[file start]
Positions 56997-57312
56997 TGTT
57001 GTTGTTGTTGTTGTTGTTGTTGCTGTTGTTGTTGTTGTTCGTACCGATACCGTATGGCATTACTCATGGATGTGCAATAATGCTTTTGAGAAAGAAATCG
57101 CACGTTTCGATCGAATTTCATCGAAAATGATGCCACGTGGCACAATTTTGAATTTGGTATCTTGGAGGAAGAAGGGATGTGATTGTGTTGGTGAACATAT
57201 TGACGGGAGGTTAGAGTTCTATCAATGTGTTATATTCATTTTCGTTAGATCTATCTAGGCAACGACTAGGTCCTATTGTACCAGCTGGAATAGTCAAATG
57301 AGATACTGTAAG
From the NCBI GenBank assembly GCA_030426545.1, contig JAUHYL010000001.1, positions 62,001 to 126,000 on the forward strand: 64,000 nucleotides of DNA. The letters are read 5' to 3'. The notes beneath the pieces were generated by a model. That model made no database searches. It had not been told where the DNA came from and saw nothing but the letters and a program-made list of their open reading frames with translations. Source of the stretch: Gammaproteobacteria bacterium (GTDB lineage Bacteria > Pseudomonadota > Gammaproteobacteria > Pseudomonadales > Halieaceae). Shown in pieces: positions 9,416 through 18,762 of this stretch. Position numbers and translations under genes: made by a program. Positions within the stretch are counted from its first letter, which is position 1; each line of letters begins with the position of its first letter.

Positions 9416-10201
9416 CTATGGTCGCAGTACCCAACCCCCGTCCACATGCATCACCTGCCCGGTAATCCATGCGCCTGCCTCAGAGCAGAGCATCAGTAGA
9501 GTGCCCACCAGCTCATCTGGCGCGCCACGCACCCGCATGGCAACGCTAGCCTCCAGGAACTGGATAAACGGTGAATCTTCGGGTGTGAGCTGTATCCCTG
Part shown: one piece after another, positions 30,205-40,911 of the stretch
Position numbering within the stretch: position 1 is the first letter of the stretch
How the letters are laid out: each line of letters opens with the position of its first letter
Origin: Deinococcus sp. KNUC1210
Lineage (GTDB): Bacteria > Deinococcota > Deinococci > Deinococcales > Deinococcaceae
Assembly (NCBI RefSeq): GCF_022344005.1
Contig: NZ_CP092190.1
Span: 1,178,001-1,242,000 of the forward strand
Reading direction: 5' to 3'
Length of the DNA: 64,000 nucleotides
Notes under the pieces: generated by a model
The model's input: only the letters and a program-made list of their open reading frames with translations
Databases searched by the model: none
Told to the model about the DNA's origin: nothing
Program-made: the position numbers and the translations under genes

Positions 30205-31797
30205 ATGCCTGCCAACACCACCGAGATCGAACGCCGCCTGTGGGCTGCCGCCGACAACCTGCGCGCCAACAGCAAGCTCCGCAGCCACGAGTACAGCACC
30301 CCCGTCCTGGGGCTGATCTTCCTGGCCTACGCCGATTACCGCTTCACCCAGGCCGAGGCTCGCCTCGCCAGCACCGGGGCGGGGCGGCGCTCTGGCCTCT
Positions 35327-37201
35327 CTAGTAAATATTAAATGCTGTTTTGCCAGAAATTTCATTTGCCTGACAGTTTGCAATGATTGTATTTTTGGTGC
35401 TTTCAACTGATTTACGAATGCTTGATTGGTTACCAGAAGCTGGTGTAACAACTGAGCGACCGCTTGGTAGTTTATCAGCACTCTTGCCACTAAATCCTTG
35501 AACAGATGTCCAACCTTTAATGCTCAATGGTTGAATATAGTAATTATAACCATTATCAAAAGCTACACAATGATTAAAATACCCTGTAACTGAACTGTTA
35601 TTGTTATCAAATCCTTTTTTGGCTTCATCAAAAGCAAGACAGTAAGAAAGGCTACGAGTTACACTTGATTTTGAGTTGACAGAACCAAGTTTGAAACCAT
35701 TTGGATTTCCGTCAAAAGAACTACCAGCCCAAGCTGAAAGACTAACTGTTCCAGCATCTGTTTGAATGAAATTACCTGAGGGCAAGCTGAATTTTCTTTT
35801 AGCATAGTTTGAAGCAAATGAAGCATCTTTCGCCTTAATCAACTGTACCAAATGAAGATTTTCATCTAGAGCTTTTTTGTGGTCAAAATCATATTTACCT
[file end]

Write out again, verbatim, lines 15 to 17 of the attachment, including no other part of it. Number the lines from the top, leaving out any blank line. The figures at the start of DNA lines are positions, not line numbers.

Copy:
Lineage (GTDB): Bacteria > Deinococcota > Deinococci > Deinococcales > Deinococcaceae
Assembly (NCBI RefSeq): GCF_022344005.1
Contig: NZ_CP092190.1